Book Review - The Key to Everything by Valerie Fraser Luesse

My Review
The Key to Everything is a historical novel that begins in 1947 Savannah.  Peyton Cabot is 15 years old when a family tragedy prompts him to retrace his father's long ago bicycle ride from Savannah to Key West.  Over the summer trip he discovers his dreams, a sense of family, and first love.

I wanted to read The Key to Everything because I am originally from Savannah and was intrigued by the setting.  I also love vintage Florida and was curious about that aspect of the novel.

This novel is such a lovely, leisurely road trip!  Peyton is such a likable, kind-hearted young man and I enjoyed his pursuit of an unlikely dream - to travel to Key West on bicycle.  My father was just a little older than Peyton during this time period and I found the novel particularly interesting because of this connection.

The details of life in Savannah and vintage Florida (especially St. Augustine and Key West) were lovely.  The author does a beautiful job at evoking another time and place, with passages like:

"St. Augustine was a marvel. Peyton had grown up around historic architecture in Savannah, but this place was seriously old. Everywhere, you could see remnants of Spanish buildings— and others still intact and in use. Tourists swarmed the centuries-old fort on the waterfront. He picked up a map in a candy shop, where he couldn’t resist the aroma of chocolate, and wandered cobblestone streets while he nibbled on fudge. Eventually, he made his way to the Ponce de Leon, a grand hotel built by the man who had dreamed up the railroad to Key West. It looked like something out of Arabian Nights." (Kindle location 1242)

The coming of age aspect of this book and the iconic nature of Peyton's journey (and his father's journey years ago) was so moving.  This passage encapsulates the family legend:

"The boys listened as their Uncle Gil retold his favorite story, the same one he told at every spring picnic. 'Marshall says to me, he says, ‘I believe I’ve seen all this ol’ camp has to offer.’ And I says, ‘What you plan on doin’ about it ?’ That’s when he pointed at the bicycles Papa had left for us. He says, ‘I’m gonna ride my bicycle to Key West and see what those islands look like.' The cousins finished the story with their uncle, repeating his favorite line in unison: 'And that, ladies and gentlemen, was the last time Marshall Cabot ever let anybody tell him what to do.'" (Kindle location 120).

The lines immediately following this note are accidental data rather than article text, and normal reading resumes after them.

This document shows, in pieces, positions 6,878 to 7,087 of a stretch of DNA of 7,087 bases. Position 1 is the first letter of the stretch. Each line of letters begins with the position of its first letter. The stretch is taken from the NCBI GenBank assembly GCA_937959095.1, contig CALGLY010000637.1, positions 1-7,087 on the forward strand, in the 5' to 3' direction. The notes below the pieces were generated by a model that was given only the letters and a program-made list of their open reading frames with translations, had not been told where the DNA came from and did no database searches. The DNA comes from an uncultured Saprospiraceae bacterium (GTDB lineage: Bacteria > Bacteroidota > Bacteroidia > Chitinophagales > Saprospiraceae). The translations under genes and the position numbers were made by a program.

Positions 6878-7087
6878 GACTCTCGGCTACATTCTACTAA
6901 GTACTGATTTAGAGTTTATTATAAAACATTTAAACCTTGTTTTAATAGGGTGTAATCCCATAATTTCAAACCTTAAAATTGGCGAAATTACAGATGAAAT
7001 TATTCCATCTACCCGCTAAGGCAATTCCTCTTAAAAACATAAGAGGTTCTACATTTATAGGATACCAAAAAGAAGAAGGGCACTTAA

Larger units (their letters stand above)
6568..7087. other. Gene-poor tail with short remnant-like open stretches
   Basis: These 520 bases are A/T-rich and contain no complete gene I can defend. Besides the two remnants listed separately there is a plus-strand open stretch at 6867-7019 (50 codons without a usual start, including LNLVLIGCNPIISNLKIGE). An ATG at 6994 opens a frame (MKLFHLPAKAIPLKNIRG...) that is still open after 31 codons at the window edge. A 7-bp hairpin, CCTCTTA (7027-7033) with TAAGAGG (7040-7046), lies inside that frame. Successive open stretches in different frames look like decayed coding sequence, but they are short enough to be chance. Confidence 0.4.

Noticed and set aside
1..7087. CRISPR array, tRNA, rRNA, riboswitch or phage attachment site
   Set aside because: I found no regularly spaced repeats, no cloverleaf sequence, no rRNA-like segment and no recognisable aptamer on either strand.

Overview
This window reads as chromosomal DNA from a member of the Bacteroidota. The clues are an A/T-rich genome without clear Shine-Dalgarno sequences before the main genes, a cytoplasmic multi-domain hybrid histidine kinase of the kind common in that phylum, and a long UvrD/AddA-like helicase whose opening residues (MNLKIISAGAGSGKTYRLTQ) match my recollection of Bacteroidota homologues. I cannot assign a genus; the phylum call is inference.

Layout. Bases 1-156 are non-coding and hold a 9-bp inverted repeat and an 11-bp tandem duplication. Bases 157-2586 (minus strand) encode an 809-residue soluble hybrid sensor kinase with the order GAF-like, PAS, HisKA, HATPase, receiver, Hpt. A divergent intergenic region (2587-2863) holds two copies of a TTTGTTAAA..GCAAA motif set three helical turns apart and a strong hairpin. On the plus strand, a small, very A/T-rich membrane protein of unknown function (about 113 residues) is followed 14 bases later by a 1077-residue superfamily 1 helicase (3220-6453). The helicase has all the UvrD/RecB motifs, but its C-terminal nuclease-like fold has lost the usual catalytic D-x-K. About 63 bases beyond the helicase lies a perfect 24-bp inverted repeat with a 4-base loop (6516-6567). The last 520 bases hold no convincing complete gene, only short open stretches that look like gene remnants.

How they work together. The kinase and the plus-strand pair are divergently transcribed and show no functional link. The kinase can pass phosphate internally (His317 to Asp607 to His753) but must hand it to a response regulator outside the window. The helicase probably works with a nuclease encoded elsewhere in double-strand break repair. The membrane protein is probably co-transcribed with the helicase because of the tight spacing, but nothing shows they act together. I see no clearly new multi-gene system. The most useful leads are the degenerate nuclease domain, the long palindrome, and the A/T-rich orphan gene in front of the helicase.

I truly enjoyed The Key to Everything and recommend it highly for fans of historical fiction, southern fiction, and for anyone interested in life in Georgia and Florida during the 1940's.  

Book Synopsis
"Promise me you'll never come back here, Peyton. It's too much--it's just way too much."

Peyton Cabot's fifteenth year will be a painful and transformative one. His father, the heroic but reluctant head of a moneyed Savannah family, has come home from World War II a troubled vet, drowning his demons in bourbon and distancing himself from his son. A tragic accident shows Peyton the depths of his parents' devotion to each other but interrupts his own budding romance with the girl of his dreams.

Struggling to cope with a young life upended, Peyton makes a daring decision: He will retrace a journey his father took at fifteen, riding his bicycle from St. Augustine, Florida, all the way to Key West. Part declaration of independence, part search for self, Peyton's journey will bring him more than he ever could have imagined--namely, the key to his unknowable father, a longed-for reunion, and a calling that will shape the rest of his life.

Author Bio
Valerie Fraser Luesse is the bestselling author of the Christy Award-winning Missing Isaac and Almost Home, as well as an award-winning magazine writer best known for her feature stories and essays in Southern Living, where she is currently senior travel editor. Specializing in stories about unique pockets of Southern culture, Luesse received the 2009 Writer of the Year award from the Southeast Tourism Society for her editorial section on Hurricane Katrina recovery in Mississippi and Louisiana. A graduate of Auburn University and Baylor University, she lives in Birmingham, Alabama, with her husband, Dave.